In Lifestyle, Style on
March 12, 2018

5 Things I Learnt About Growing Out My Grey Hair

Those aren’t strands of grey hair, they’re strands of glitter.

There are many things I learnt about growing out my grey hair. I thought it was going to be all about buying purple shampoo and looking cool like Stacy London. While it’s not been hard, it’s been an eye-opener into other peoples opinions on how I should treat my hair, but also really very cool seeing my hair make the transition from dark brown to grey.

Cool grey streak right!

How it all started.

We were driving back from a visit to  Fort McMurray a few years ago, the kids were small and were napping their car seats, my husband was driving, and like a good passenger I was ignoring him and playing with my hair. It’s not often as a mom do you get the time to play with your own hair, and those 5 hour trips to Fort McMurray give you nothing but time. It wasn’t until this road trip, sitting in the front seat, visor mirror open that I realized how grey my hair was. I knew there were sneaky pieces in the front which I used a box colour on, but there was SO much grey at the nape of my neck, and it wasn’t a few pokey hairs, it was full on long sections of grey hair. It dawned on me as my children napped that I document every single developmental change in their lives but here’s me, having a bit of a developmental change and I had no idea. Classic mom move.

I decided that day that I was going to let my grey grow out and see what happened. If I didn’t like it, no worries, I can just colour over it, but I’m also acutely aware that at some point in my future I would need to make this decision and roll with it. I have very dark brown hair, if I’m still colouring my hair dark brown at 80, no one is going to believe that is my natural colour. Change is inevitable and I might as well go with it instead of fighting it, here’s what I’ve learned in the three years I’ve been going grey.

Everyone has an opinion about it

This was the most irritating thing for me. Everyone from my family to the hairdresser did not like the idea. I had no idea so many people were invested in the colour of my hair. It’s my hair! I’m sure if I did decide to colour it a fun rainbow colour the reaction would be “so fun, so much fun”🌈 When I decide to let my hair grow its natural colour, it is a terrible terrible no good idea.  The main problem? I’ll look old.  Insert me rolling my eyes because I’m only 40 and news flash, I am getting older (and so are you surly relative). Lucky for them I’m stubborn and dug my heels in further.

Hair doesn’t care

When I decided to grow out my grey, I’d look at other women with their really cool grey hair, and their really cool hair do’s and thought “that will be me”! Turns out my hair doesn’t give a crap about being cool or growing in in the right places. Rather than growing in beautifully and salt and peppery my grey grows in solid patches, think cheetah.  One spot of grey here, another over there. No continuity, just random patches of grey. If I think about it, my dads hair did that too when he was going grey. If you’re going to go grey, look at your parents hair.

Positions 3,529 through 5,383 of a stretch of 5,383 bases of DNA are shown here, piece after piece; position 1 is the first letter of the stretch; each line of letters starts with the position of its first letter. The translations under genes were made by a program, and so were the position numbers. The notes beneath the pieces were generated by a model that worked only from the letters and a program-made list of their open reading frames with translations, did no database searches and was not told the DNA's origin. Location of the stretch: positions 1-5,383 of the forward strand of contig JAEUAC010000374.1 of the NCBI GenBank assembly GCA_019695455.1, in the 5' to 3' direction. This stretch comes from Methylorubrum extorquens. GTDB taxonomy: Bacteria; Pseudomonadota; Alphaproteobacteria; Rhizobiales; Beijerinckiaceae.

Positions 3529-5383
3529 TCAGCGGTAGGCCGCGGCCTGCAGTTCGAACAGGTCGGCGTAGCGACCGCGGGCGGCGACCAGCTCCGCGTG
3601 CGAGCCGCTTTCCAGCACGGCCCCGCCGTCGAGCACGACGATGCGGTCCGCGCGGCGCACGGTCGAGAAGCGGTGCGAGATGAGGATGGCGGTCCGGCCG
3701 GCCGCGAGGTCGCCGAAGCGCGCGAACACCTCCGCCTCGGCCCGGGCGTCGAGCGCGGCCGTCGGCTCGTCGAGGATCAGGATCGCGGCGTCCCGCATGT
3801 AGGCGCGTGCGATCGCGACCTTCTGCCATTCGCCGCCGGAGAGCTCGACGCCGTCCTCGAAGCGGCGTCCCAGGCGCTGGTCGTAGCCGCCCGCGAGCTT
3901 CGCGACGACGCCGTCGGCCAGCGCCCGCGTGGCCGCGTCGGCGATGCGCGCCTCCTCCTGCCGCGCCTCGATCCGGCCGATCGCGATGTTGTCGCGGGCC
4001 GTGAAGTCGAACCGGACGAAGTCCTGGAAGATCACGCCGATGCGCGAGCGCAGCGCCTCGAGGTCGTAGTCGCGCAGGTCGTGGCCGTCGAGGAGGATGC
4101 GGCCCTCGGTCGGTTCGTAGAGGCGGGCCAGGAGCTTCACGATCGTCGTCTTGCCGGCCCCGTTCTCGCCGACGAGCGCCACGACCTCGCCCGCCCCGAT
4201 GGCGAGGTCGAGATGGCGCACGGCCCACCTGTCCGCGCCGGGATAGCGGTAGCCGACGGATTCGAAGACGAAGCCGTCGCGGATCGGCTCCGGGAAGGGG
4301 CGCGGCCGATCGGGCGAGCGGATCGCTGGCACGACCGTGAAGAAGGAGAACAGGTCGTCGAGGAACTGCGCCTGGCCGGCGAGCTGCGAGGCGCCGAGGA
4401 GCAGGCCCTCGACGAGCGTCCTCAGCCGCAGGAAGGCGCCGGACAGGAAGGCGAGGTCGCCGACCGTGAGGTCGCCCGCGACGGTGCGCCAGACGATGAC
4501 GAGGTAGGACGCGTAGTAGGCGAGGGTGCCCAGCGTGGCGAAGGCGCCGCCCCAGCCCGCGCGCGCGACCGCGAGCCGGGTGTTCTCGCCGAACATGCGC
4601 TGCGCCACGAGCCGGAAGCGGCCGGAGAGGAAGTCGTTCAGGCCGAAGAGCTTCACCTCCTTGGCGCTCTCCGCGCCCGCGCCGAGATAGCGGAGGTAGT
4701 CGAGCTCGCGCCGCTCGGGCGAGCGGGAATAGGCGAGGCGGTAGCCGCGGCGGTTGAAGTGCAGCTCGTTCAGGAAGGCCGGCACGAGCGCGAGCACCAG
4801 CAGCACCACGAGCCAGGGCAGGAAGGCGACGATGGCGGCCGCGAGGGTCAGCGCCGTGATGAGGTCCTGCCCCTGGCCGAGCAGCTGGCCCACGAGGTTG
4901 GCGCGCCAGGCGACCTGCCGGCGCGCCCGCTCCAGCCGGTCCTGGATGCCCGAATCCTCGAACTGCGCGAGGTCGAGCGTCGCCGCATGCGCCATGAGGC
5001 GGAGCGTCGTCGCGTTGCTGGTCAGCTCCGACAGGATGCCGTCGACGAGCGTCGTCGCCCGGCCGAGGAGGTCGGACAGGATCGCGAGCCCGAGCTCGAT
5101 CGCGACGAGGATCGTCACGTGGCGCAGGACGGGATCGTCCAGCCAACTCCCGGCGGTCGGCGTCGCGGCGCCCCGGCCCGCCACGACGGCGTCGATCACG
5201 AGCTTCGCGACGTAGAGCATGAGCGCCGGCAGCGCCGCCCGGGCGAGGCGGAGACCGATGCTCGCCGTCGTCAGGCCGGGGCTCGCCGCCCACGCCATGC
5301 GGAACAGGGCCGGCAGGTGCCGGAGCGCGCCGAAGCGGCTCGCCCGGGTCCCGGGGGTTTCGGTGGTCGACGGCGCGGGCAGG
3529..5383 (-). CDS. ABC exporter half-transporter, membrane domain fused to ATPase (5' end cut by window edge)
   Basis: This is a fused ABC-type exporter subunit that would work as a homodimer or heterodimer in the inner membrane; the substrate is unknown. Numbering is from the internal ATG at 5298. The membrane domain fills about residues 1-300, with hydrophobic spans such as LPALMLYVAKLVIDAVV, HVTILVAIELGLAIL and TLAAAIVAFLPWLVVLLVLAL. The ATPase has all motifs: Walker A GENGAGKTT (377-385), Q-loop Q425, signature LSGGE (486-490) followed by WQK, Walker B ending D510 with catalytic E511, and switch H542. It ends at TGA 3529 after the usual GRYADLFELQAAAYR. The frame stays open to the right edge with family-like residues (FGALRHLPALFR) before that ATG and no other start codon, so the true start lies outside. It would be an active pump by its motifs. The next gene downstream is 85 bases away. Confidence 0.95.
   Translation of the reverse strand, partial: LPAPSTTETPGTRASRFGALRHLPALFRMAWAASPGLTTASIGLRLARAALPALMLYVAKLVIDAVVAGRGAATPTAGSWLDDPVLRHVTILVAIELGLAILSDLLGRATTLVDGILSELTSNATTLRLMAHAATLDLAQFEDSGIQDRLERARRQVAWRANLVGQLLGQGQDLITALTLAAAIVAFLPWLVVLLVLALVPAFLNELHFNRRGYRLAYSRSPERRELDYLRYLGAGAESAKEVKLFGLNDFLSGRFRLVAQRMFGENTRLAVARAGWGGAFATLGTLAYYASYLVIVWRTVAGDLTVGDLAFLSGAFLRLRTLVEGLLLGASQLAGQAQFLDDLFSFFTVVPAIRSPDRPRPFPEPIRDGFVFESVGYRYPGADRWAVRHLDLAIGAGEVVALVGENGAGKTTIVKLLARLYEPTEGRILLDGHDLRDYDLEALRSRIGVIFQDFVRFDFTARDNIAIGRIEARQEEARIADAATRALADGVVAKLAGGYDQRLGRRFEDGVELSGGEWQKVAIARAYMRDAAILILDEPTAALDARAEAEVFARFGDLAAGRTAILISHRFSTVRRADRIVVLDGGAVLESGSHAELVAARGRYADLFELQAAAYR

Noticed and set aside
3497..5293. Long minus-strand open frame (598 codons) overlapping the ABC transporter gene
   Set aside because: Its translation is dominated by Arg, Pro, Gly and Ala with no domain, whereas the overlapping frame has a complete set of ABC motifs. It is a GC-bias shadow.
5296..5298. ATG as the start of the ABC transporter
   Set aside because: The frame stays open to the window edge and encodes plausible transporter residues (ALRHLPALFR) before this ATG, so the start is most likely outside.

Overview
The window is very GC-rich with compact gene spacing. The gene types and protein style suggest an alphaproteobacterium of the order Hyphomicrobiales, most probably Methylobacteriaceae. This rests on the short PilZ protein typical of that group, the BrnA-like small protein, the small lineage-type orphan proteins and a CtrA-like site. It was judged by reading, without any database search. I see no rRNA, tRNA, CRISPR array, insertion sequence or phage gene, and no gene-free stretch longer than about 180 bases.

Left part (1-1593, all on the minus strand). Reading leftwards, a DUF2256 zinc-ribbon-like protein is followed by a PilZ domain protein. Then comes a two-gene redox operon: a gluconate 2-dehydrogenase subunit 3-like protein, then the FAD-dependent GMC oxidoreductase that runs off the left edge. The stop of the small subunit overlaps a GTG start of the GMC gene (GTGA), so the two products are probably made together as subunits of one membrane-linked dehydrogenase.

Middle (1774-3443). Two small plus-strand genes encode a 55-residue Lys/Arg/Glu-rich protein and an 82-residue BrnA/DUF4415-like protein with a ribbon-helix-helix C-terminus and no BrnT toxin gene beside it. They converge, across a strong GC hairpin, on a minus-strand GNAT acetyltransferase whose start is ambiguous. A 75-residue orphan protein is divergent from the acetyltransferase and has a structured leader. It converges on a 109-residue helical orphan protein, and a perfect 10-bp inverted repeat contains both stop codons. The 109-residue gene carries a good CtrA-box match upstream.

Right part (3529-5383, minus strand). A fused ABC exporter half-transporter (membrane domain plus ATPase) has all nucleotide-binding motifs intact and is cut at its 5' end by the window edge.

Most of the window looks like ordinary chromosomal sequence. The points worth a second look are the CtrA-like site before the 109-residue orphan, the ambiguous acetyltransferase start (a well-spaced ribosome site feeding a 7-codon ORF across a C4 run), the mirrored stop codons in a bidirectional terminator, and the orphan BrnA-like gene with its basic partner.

I still colour my hair

Deciding to go grey, doesn’t mean I don’t colour my hair. I actually thought that would be the end hair dye and oh, all the extra money I’d have. I have been colouring my hair for years and there were roots to consider and since my grey hair grows in random places it looks really, really odd. To make the process look as “natural” as possible I still have low lights put in my hair. Turns out, I’m not as grey as I thought I was. Lowlights break up the random spots of white so it blends seamlessly for the cool grey look I wanted. Lowlights also break up the demarcation zones (think about where you’ve previously coloured your hair and those roots growing out two inches).

It’s still a process

I’m not even 50% grey yet and when I do reach that mark, where the spots of grey start meeting the other spots of grey, there will have to come a time to make a decision. This is a marathon and not a sprint which is good, becasue I’m not ready to be 100% grey/white-haired. I’ve been dark haired all my life and like anything else, it takes time to come around to change, especially a big change that alters the perception of you to the outside world. The perception of natural grey hair (as I keep getting told) is that it’s for old people, but really, those are outdated stereotypes. We live in an era of working toward self-acceptance and self-actualization, but we’re still hung up on growing out the grey.

If you’re thinking of growing out the grey, do it, don’t listen to the people who say “but you’re so young, why would you want to do that?” and do what you damn well want. If you start the process and it’s not for you, that’s fine. There are lots of articles online and Pinterest has tonnes of inspiration, especially if your hair is like mine and does what it wants.

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  • Cheryl Anderson

    Bravo, good for you!! My hair started turning grey at 18. I finally decided in my 49’svto stop coloring all together!! I will never go back to coloring. I, too, had all kinds of comments and concerns. But I love when people come up ask who colored my hair, it is a beautiful white, and I Love it!!!

    March 12, 2018 at 6:34 pm Reply
  • Melveena R

    Good for you! It’s how your made. I stopped dying my hair because of the waste of money and the toxins (ewe). I switched to natural hair dyes the last few times before quitting. Investing in a really good hair cut is best.

    March 13, 2018 at 10:46 am Reply
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